Posts Tagged ‘eShop’

Digital game lending, should Nintendo consider such an idea?

Before digital game purchases were a thing, people could only acquire them in physical form.

I remember my school friends wanting to borrow games that I had, and in exchange I would borrow games from them that I’ve never played before. It was a win-win situation because it allowed us to play games that we’ve never had a chance to try. If the game was really fun, I’d ask my parents to purchase it for my birthday etc.

This was also the case with game rental stores, as I’d rent a game for a day or 2 and it if was really good, I’d ask my parents to buy it. With Nintendo games being in cartridge form, you didn’t have to worry about anything going wrong with the borrowed physical media unless you smashed it with a hammer etc.

Things are different now with digital game purchases since they are tied to your online profile. There’s no way to allow friends or family to borrow any of your games unless you purchased a retail copy. The only option, apart from them buying their own copy (new/used) or borrowing a physical copy, is to come down and try the game on your system.

Many people live on a budget and can’t afford to buy all the games they’d like to play, which is why game rentals / borrowing was such a great thing (unless the focus of the game was playing online, like PSO). Being able to help a friend or family member out by letting them play through a game they might not normally be able to was rewarding.

I was thinking, what if Nintendo were to implement some kind of game borrowing system. All your NNID’s are in their system anyway, along with the digital purchases you have made. You could be assigned a borrowing limit of 3 games. This means you can lend out up to 3 games and borrow up to 3 games from different people. There’d be a secondary limit allowing only 1 borrow / lend per set of NNIDs.

The borrowing period could range from a 1 day minimum to a 14 day maximum. The person lending out the game would pick the duration. What would happen is that the lender’s system would be flagged as having that game lent out and that game would become disabled from launching during this period. The lending process could be initiated from the Nintendo eShop, in the user’s Account area.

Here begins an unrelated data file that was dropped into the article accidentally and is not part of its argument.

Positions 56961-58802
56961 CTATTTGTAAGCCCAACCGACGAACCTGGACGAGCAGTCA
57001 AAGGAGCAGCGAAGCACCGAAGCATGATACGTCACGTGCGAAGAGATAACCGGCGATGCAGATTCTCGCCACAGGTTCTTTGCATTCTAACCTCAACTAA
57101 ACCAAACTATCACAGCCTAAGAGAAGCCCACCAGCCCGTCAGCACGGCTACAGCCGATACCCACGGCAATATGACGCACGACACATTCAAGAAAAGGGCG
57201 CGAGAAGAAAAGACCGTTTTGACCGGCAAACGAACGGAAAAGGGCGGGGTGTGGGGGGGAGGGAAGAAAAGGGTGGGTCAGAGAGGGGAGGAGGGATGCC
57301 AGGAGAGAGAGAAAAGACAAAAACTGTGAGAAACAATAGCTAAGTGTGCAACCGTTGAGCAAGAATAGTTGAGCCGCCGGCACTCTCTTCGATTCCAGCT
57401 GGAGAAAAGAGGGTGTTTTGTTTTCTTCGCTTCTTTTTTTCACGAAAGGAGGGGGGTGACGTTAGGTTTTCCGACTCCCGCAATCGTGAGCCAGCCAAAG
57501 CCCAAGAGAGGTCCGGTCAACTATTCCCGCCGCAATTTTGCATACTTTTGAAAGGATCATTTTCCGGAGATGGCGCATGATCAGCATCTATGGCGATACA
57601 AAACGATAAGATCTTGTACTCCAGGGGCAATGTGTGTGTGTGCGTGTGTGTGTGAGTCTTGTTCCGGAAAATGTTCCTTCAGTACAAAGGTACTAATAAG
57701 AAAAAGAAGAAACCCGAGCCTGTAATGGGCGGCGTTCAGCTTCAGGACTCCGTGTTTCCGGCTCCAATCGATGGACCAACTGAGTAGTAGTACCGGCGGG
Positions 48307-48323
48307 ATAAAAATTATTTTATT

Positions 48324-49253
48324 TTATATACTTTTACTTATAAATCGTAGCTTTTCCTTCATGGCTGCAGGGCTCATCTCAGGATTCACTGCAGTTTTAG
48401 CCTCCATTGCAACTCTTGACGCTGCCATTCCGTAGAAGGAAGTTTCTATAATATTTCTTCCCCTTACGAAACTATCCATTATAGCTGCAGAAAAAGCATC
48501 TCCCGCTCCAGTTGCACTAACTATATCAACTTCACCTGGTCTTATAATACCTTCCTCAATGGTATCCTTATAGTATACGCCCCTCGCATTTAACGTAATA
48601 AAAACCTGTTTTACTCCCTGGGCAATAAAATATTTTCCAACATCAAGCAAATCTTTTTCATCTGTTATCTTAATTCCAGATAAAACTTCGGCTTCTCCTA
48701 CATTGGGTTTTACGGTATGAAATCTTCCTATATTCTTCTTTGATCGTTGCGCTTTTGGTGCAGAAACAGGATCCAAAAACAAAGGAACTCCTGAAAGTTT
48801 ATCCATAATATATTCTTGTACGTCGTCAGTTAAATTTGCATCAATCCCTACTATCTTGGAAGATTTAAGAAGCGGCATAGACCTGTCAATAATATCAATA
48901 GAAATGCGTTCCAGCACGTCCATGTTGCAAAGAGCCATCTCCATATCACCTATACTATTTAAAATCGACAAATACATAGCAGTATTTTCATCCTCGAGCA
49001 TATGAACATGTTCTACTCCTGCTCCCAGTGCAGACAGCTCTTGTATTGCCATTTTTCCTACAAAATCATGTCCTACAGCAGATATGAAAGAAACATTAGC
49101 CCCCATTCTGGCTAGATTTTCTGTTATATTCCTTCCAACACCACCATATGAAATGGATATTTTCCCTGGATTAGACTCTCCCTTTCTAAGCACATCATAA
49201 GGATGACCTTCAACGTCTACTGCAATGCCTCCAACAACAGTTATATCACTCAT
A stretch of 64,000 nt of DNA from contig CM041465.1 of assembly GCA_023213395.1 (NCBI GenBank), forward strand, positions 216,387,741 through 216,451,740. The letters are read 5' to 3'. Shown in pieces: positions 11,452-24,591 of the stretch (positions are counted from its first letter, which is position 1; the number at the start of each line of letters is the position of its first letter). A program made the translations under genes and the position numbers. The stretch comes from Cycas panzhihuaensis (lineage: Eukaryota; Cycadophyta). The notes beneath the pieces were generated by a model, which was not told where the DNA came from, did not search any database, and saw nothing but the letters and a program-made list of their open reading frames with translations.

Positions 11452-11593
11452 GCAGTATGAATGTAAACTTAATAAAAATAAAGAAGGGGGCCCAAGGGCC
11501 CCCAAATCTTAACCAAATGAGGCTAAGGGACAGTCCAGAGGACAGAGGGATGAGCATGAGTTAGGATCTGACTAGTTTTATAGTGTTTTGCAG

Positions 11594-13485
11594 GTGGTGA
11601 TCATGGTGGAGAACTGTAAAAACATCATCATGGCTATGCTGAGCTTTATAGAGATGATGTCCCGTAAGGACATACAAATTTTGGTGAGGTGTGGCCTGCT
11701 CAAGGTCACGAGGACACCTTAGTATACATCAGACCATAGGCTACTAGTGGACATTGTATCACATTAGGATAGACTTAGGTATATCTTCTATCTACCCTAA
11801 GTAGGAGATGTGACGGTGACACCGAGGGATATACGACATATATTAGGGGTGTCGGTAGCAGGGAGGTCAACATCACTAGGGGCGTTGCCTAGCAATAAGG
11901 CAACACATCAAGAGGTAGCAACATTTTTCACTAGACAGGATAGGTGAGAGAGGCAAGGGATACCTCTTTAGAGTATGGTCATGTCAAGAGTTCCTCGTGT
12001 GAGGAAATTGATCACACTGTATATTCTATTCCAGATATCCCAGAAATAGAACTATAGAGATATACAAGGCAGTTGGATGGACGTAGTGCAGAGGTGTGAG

The person borrowing the game would then have the set duration to play the game. The user could choose to return the game early if they wanted and have the system delete or disable the game on their console at that time. The benefit of disabling the game would be incase the person ended up purchasing their own copy. The borrowed (disabled) copy would be unlocked and no longer disabled. If the game gets re-borrowed, then the system is updated to allow access to that game for the new duration period.

To avoid people changing their system clocks to extend the borrow duration, the system would call home to verify the remaining duration. If the console was offline, you would be allowed 3 launches. On the 4th launch, the system would disable launching the game until it can verify how much time is left for the borrow duration. I’m sure there would be a few kinks to work out, but this seems like a plausible idea.

What is your take on the idea of digital game lending / borrowing? If you could give a friend the opportunity to experience a great game they normally wouldn’t be able to, would you?

Should the Wii U get classic computer games on the Nintendo eShop?

Video games have come a long way over the past 30+ years. Characters such as Mario, Link, Kirby, and even Donkey Kong, have stood strong against the test of time. With each new game that gets released, gamers rejoice and happily open their wallets to experience Nintendo’s newest creation.

Space QuestKings QuestThe Secret of Monkey IslandLeisure Suit Larry

What ever happened to iconic characters such as Roger Wilco, Sir Graham, Guybrush Threepwood, or even Larry Laffer? Sure these characters are from famous Point & Click Adventure games released for PC decades ago, but they provided a level of challenge you just don’t get in many games today. This is just the tip of the iceberg though, as there are a TON of excellent games that were released for PC over the past 2-3 decades. Why do you think many of the players go back to playing these games again & again, because of the lack of a satisfying challenge / story in many of today’s games.